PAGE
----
Most impressive opening credits since A Prairie Home Companion. The three stars, then Anthony Edwards and Dermot Mulroney, whoever they are, plus Chloe Sevigny as Donnie’s wife, Brian Cox and Philip Baker Hall as guest experts, Elias Koteas and Donal Logue as cops, and Mr. Show’s John Ennis in one scene. I was too distracted by seeing Ennis in this movie to even realize who he was playing.

Based on the book by Robert Graysmith himself – probably the only Zodiac movie you’ll ever need. Funny, this coming out within a year of The Black Dahlia, a movie that starts with the facts, follows the same trajectory of the cops refusing to let the case go, working on it to the point of their lives falling apart, but then goes into fantasy territory with them finding a ludicrous resolution to the still-unsolved case. De Palma’s boasts a more inventive script and more inventive shooting style, but Fincher’s, sticking close to the facts and presenting them straightforward, is at least that movie’s match. I think most critics far preferred the Fincher to the De Palma, because they have no imagination or sense of fun.

An amazingly good movie. Can’t recommend to anyone or they’ll laugh at me (tried a few times already).

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Plot is too convoluted to go through. Crockett is sad-faced Colin Farrell and Tubbs is determined Jamie Foxx. Gong Li is on the drug lords’ team, falls in love with Crockett. Tubbs has a lovely wife who is inevitably kidnapped by neo-nazis. Supposedly our heroes are rooting out a mole in the FBI / DEA / System but get sidetracked by so many other things. Shot on crazy-looking HD by Dion Beebe, guy who did Collateral and Holy Smoke.

Didn’t really know what to say about this one until I read an article about it in Senses of Cinema (see below). I loved the movie, loved the unique beauty of the images and the out-of-control propulsion of the plot, but hadn’t thought about what, if anything, Mann was trying to express, what deeper meaning lay behind all the gunfights and high-tech drug deals. The article (written by a french M. Mann biographer and translated by Sally Shafto) brings a lot to light. Reading it feels like I’ve been given permission by a film scholar to love a big-bang action flick that even the general public didn’t like (or just didn’t see).

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From Jean-Baptiste Thoret’s analysis in Senses of Cinema:
Miami Vice is above all a great film on the human condition in a time of flux. Everything progresses at top speed (the meetings, the love affairs, the reversals, the cars) but essentially nothing really moves forward. … In the blurred passage from the cop’s face to the re-framing of the camera on the flow of the traffic, the man has thrown himself under a truck, leaving only a scarlet stain on the pavement. To become integrated in the flux is also to lose oneself therein. … The film closes as abruptly as it opened: Isabella escapes from the flux by the sea (the eternal utopia of Mann’s characters), Sonny turns his back on the sea and returns to the flux. And loses himself therein. Life suspended on one side, perpetual flux on the other. No dead time or respite: the system runs at full speed but on empty, and possesses no other end than that of its own stability. … In the world in flux that Miami Vice follows, the human is only an event, a lost atom in the multitude, similar to the one described by the hired killer in Collateral. It is either arrogance and/or naïveté of the couple, Sonny-Isabella, to have believed that the human could be stronger than the flux. … The men of Miami Dade only conform to the programs that pre-exist them, to respond to the electronic stimuli (a telephone call, a reaction). They turn out to be incapable of taking control of a disarticulated narrative. … The disappearance of the human, its dematerialization in the heart of an urban universe governed by technology, and thus its capacity for resistance, constitutes one of the central themes of Mann’s cinema and finds in Miami Vice its most accomplished extension.”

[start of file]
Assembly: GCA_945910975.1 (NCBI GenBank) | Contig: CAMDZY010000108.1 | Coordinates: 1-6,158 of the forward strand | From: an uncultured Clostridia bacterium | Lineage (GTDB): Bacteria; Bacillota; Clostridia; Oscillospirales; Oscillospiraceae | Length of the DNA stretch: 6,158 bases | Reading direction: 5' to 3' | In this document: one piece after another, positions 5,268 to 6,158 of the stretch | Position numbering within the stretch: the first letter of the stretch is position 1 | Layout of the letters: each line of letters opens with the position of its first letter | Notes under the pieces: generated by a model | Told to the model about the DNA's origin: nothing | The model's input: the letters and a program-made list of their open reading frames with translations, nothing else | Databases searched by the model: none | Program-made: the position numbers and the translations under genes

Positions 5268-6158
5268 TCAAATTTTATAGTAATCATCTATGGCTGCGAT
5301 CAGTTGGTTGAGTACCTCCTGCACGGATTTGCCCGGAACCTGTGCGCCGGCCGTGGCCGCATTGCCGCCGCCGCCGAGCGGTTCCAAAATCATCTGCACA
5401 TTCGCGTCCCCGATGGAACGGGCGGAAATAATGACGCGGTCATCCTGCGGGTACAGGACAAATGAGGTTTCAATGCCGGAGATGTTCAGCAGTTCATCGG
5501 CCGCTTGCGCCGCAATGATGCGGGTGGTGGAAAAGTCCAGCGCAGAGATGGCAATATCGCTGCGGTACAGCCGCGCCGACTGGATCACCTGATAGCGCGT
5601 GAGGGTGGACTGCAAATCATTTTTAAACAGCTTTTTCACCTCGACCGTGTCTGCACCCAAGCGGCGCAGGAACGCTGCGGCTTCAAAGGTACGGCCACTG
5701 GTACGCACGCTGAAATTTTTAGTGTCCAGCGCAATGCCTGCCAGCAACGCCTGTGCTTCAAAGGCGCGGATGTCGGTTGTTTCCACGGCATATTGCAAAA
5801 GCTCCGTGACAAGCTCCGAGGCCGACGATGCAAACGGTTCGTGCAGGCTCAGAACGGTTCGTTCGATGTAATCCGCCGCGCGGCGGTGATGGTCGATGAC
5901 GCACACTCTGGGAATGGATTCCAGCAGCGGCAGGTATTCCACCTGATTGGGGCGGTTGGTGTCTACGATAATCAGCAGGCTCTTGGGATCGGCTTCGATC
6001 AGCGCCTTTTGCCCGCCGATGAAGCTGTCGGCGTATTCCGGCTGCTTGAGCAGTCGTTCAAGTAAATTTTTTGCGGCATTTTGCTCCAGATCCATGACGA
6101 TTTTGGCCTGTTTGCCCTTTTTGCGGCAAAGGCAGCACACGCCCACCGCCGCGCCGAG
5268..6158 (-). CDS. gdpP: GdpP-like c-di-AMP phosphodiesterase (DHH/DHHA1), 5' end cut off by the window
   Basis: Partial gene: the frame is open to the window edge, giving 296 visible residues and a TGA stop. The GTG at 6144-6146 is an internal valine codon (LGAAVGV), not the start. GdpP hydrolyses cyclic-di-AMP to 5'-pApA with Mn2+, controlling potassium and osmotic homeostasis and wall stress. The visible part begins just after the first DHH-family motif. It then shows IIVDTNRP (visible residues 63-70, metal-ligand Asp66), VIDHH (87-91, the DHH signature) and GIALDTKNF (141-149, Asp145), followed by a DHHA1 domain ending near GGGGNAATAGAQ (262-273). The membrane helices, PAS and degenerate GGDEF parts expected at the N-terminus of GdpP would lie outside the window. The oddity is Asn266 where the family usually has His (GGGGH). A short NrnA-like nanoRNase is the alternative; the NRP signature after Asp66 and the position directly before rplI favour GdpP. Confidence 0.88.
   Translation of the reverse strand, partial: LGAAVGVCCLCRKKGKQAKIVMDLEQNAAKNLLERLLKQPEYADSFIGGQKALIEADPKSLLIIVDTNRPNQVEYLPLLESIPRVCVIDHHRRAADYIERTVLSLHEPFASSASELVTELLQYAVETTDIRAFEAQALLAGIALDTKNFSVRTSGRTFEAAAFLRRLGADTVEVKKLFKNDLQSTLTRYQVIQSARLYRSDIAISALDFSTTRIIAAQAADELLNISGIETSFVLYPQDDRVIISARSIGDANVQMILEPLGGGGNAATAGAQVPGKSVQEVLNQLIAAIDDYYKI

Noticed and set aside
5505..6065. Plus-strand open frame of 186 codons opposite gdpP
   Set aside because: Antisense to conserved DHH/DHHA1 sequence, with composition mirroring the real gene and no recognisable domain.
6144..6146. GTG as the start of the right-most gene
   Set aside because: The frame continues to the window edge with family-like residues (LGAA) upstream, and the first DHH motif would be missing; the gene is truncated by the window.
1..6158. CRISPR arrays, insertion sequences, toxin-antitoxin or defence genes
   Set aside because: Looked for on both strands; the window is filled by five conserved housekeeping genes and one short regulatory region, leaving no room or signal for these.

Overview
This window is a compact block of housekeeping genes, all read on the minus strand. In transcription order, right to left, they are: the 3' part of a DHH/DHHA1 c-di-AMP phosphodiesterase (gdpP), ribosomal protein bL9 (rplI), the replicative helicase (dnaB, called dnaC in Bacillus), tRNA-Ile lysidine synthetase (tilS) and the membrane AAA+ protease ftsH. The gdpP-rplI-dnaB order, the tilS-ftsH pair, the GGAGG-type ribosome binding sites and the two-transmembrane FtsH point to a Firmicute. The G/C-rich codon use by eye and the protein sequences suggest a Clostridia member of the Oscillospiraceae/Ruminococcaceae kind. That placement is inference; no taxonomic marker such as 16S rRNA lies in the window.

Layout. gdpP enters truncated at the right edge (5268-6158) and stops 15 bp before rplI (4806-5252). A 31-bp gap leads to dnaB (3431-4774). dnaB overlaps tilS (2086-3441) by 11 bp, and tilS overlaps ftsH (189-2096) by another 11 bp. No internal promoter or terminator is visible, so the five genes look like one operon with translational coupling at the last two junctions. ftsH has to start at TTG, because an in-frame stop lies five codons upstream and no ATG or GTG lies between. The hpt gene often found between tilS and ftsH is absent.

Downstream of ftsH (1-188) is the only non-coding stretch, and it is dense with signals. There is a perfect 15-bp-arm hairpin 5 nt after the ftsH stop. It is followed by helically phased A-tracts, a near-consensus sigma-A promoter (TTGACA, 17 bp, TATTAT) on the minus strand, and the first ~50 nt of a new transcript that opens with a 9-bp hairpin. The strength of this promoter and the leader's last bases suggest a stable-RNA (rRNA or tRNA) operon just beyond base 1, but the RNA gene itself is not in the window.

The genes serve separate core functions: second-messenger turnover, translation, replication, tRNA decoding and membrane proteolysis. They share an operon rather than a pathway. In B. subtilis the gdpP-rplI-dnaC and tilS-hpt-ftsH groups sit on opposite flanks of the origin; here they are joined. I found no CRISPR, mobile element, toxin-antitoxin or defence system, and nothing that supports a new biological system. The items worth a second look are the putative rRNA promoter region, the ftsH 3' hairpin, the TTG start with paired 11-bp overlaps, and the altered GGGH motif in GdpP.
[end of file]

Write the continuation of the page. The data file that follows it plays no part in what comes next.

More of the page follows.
He also talks convincingly about women being “the only ones to possess the power to divert the narrative”, about flux being technology “and technology is death”, and sums up the ending with Isabella (Gong Li) driving away from Sonny in the speedboat, Sonny’s returning to the flux: “The world rediscovers its balance but loses a little more of its humanity.”

Katy thought Belle was dumb and the final scene looked crappy/fake and bits were stolen from Cinderella, but even she was impressed by the handheld candelabras.

One of the most beautiful movies ever, of course. Lighting, set design and costumes are completely perfect, acting and story and effects are all great. Probably not much needed to say since I’ve seen this a bunch of times now.

Learned from commentary: actor Jean Marais (Avenant, The Beast, The Prince) was Cocteau’s lover and suggested he make this film. René Clément (Forbidden Games, Purple Noon) co-directed. Beauty Josette Day starred in Cocteau’s Les Parents Terribles, which I barely remember. Given the post-WWII shortages, Cocteau’s illnesses and all the other problems involved in making this, it must be one of the biggest film triumphs in history.